A roman a clef, a mystery story, a legal thriller, a travelogue? Crime of Privilege doesn’t really fit fairly and squarely into any of these genres, although it has aspects of them all — and, indeed, more. What it is is one of the most engrossing, involving novels I’ve read all year.
No-longer-quite-so-young George Becket is among the lowliest of the lawyers working in the (presumably fictitious) Cape & Islands DA’s office on Cape Cod, his standard fare being OUI cases. The only real friend he has in the department is his office-mate, Barbara Belbonnet. Both are aware that they got their jobs only because of their social connections: Barbara because the Belbonnets are old Cape Cod bluebloods, George because, years ago, he witnessed a borderline rape committed by two scions of the politically powerful Gregory family and, although he didn’t lie about what he’d seen, his failure to volunteer information ensured that charges were never brought.
The victim was, though, the daughter of Continue reading
UK / 78 minutes / bw / Sydney Box, Gainsborough, GFD, Rank Dir: Lawrence Huntington Pr: Betty E. Box Scr: Peter Rogers Story: Moie Charles, Herbert Victor Cine: Bryan Langley Cast: Patricia Roc, Rosamund John, Bill Owen, Brenda Bruce, Patrick Holt, Leslie Dwyer, Cavan Malone, Torin Thatcher, Catherine Lacey, Edith Sharpe, Muriel George, Jane Hylton, Noel Howlett, Sonia Holm.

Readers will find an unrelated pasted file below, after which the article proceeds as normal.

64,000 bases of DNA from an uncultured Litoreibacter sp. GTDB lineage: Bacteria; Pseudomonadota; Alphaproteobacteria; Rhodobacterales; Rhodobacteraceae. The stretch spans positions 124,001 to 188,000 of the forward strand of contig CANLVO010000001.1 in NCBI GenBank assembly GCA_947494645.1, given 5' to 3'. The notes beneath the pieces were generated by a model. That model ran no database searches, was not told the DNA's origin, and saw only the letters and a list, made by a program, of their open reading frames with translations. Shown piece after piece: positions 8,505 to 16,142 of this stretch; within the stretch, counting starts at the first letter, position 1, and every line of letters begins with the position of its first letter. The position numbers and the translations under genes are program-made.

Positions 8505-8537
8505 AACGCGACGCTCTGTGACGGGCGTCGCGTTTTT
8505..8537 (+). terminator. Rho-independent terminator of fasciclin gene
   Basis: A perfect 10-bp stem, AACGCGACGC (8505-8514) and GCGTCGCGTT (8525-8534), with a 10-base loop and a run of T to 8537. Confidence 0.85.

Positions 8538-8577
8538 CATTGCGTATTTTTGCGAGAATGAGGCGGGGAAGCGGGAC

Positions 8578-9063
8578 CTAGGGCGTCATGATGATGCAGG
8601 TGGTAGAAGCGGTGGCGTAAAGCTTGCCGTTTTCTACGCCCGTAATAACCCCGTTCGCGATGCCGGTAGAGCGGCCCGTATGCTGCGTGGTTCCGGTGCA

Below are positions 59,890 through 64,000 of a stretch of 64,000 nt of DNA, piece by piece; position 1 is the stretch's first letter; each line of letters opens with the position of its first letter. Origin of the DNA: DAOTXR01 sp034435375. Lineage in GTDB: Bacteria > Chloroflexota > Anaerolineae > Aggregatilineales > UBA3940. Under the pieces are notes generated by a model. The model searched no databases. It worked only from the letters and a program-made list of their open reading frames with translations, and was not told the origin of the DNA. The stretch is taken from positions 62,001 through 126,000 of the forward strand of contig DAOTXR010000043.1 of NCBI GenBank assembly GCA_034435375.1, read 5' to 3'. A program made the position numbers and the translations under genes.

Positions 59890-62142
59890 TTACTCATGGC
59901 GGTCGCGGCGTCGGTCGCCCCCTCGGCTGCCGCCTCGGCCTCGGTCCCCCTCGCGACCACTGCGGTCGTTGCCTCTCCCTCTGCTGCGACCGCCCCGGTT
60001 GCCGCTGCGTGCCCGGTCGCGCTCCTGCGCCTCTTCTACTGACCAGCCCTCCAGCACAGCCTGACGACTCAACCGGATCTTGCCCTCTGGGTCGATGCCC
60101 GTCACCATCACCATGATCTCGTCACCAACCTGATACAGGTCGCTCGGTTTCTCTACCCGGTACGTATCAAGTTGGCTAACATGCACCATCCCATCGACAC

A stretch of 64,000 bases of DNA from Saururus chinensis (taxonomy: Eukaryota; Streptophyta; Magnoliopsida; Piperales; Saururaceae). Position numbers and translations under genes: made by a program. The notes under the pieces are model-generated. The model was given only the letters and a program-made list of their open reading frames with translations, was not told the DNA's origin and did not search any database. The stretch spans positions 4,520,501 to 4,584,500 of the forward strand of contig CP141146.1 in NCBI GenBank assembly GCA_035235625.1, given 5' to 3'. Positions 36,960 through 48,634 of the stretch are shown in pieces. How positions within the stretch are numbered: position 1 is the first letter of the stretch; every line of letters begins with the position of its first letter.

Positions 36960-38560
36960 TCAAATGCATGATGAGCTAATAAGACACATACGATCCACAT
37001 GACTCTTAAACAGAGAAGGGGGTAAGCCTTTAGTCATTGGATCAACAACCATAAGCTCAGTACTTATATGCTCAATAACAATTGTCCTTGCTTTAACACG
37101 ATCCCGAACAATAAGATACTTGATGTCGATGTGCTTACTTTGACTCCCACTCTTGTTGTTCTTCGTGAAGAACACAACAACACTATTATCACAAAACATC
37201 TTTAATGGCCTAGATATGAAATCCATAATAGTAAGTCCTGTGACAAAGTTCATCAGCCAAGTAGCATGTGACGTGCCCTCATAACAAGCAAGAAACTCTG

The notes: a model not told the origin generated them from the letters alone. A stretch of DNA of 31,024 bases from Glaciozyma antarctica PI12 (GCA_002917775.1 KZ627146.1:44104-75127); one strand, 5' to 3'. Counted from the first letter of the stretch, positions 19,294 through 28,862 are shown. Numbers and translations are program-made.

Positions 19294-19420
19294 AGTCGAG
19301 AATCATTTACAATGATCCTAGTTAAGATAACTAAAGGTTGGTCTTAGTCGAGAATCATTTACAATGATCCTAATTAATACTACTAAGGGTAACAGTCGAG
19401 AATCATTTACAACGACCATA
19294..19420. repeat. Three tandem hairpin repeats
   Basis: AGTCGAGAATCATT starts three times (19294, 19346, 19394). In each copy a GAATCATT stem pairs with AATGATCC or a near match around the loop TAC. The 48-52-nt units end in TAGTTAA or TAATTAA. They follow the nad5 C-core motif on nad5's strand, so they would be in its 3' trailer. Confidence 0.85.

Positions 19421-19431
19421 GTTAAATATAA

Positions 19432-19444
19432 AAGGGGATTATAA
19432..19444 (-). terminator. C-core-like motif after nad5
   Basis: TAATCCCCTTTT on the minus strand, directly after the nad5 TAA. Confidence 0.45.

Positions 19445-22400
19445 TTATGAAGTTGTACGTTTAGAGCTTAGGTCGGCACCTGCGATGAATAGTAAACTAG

Lily Gardner (Roc), recovering in hospital after the birth of her first child, Jimmy, receives the unwelcome news that her husband is a bigamist—legally Jimmy has been born out of wedlock. She decides to go it alone, reverting to her maiden name of Lily Bates, forswearing men and getting a job at a department store. There she’s befriended by scent-counter colleague Ruby Chapman (Bruce). During the day she leaves Jimmy at a childcare center, where he’s tended by rich Frances Norman (John). Eventually it all gets too much for Lily and she allows Frances and Frances’s husband Robert (Holt) to adopt the lad.
Patricia Roc as Lily Gardner/Bates, getting the bad news about her marital status.
Eight years later, though, she meets Continue reading
I’m late posting this monthly listing because of
(a) this goddam deadline I’m facing;
(b) some computer shenanigans (which, after great expenditure of time and money, proved to be the responsibility of the mouse—sounds as if it should have been obvious, but in fact it was far from so); and
(c) er, forgetfulness—it was only when I unearthed my To Do list just now, some while after the delights of (b), that I realized I hadn’t done this post.
’Way fewer books than usual in June because I’ve been deliberately opting for longer books (the Lucarelli’s the big exception here) in order to cut down the amount of time spent writing up my book notes. Yes, I know, but, when you have a deadline as tight as the one I’m under, it all helps. The links are to those notes’ appearance on Goodreads; most but not all have been cross-posted here.
A mystery thriller that constantly entertains yet somehow never quite detonates.
Ten years ago McKenna Jordan was a bright young up-and-coming Assistant DA. Then two things happened in quick succession: she got involved in a controversial case where a white cop had killed a black man, and her best friend, Susan Hauptmann, disappeared. McKenna, now a journalist, has never really thought about the fact that there might be a connection between the two incidents.